MICHELE NORRIS, host:
The Earth has mostly stopped rumbling in Southern California, but people there are still talking about Tuesday's quake. While it didn't cause much damage, NPR's Karen Grigsby Bates says the quake did serve as a reminder of what could happen.
KAREN GRIGSBY BATES: Earthquakes are scary, but even when things are shaking hard, most Angelenos remain pretty calm. L.A. TV anchors just threw the quake into their broadcast as it happened.
Unidentified Man#1: I believe we are having…
Unidentified Woman: Oh, a big one.
Unidentified Man: Yeah, a big earthquake right now.
GRIGSBY BATES: And a City Council member barked the announcement to his colleagues and to visitors during a debate about collecting recyclables.
Unidentified Man #2: I know that's a lot of money you're talking about. And there was the earthquake. Earthquake, earthquake, earthquake.
GRIGSBY BATES: And of course, this being Los Angeles, people across the city - like this guy - had one thing on their minds as soon as the shaking stopped.
Unidentified Man #3: Obviously, the first I thought to do was make a video.
GRIGSBY BATES: And he wasn't alone. There are scores of them on YouTube now, like this man mourning a lost opportunity.
Unidentified Man $5: So, shake and shake. Man, I'm so bummed. I wanted to have the camera on while this was happening.
GRIGSBY BATES: Two members of L.A.'s City Council decided to use this moderate quake as a teachable moment. They're hammering home the need for everyone to prepare for The Big One. Councilwoman Wendy Greuel.
Ms. WENDY GREUEL (President Pro Tem, Los Angeles City Council Second District): Today, we're here at Northridge Mall, which really was the scene of the 1994 earthquake where you really had visuals of what an earthquake can do and its strength.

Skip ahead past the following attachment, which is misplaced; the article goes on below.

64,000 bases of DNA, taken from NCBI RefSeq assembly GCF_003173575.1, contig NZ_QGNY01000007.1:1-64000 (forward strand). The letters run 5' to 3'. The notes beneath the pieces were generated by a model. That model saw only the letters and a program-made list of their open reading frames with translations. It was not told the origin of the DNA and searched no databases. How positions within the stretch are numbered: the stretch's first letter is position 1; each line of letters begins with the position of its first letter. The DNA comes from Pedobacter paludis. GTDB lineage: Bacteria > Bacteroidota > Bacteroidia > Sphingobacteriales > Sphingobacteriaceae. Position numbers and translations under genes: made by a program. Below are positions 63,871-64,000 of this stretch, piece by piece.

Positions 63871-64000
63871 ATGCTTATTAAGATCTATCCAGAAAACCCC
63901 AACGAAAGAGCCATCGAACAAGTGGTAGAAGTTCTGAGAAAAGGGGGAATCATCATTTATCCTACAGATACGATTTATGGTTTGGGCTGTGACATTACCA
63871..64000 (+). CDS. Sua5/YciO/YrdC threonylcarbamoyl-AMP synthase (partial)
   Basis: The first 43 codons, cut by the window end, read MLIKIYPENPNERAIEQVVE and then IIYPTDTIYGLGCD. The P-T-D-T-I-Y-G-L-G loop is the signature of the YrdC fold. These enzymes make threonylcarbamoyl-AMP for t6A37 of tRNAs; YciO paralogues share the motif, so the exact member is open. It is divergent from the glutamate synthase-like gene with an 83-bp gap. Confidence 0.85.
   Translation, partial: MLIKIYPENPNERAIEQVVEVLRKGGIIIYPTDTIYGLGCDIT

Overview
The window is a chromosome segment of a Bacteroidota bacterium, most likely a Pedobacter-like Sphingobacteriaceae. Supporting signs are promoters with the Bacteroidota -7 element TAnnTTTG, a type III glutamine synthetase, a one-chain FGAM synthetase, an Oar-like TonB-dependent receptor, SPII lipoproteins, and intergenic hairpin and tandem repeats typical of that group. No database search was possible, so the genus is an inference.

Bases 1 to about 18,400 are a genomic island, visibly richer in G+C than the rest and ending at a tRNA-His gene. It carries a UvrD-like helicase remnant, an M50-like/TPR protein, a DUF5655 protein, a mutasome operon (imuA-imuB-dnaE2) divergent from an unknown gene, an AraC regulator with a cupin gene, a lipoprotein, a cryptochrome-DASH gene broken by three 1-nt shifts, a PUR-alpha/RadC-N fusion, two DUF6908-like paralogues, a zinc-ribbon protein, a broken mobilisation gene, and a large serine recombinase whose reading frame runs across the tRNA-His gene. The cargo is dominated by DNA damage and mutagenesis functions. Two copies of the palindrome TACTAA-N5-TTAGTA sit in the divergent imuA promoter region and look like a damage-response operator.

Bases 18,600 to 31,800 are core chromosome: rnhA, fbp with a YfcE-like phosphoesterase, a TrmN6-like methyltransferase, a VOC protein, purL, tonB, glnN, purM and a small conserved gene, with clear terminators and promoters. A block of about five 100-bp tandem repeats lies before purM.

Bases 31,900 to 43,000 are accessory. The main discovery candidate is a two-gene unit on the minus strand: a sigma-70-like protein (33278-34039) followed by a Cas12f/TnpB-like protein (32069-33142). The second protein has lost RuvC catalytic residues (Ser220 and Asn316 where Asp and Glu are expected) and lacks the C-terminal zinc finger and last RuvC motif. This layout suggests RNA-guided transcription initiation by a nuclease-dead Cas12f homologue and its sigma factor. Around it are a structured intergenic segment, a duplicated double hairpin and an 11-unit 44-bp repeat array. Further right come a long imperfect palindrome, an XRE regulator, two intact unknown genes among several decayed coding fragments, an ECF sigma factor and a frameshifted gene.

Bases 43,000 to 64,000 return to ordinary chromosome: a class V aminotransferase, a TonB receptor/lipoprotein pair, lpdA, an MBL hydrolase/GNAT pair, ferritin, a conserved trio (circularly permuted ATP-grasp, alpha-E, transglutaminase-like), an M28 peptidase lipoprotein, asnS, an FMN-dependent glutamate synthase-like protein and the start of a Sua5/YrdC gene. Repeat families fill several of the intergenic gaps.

GRIGSBY BATES: The 6.7 Northridge quake was serious enough to kill at least 61 people, mostly from collapsed buildings, and cost over $20 billion in damage. About 14 years have passed. The area has recovered, and Greuel says people do the human thing.
Ms. GREUEL: People kind of forget, and so we want to seize this opportunity to take control and say we're going to prepare people in this city for an earthquake. It is inevitable, and all of the statistics will show that we will have a major earthquake in this region, and so we need to be prepared.
Mr. GREIG SMITH (Los Angeles City Council, Twelfth District): That being said, nobody can be prepared for what we believe is coming in the next two decades or so.
GRIGSBY BATES: That's Greuel's council colleague, Greg Smith. Smith has worked on earthquake preparedness for decades. He's referring to a recent study that predicts a catastrophic quake — the so-called Big One — will hit Southern California in the next 30 years. The predictions are especially grim if a quake hits downtown L.A. on a weekday.
Mr. SMITH: There could be a loss of 10,000 lives downtown, and the biggest loss of life comes from flying glass.
GRIGSBY BATES: Out in the neighborhood, preparedness will allow residents to survive until first responders can reach them, which will probably take days. Volunteers David Young and his wife May(ph), believe everyone should take the free county emergency training they've got.
Mr. DAVID YOUNG (Volunteer): The whole training is not really asking you to be a professional but give us enough basic skill so that we can survive.
GRIGSBY BATES: Planning is essential. LAPD Deputy Chief Mike Moore says people plan their vacations, their budgets, even what they'll have for lunch.
Mr. MIKE MOORE (Deputy Chief, LAPD): But then you ask them, how much water do you have? How much food do you have for your family? How would your pets survive? What supply of medicines do you have?
GRIGSBY BATES: Good question. This week's quake is being heralded as a shake-up call to jolt Angelenos out of their complacency. Wendy Greuel says with each quake, the county learns more to prepare for the next one.
Ms. GREUEL: That's what these wake-up calls are about, it's to look at how we can do it better.
GRIGSBY BATES: So they can be prepared not if, but when The Big One hits. Karen Grigsby Bates, NPR News.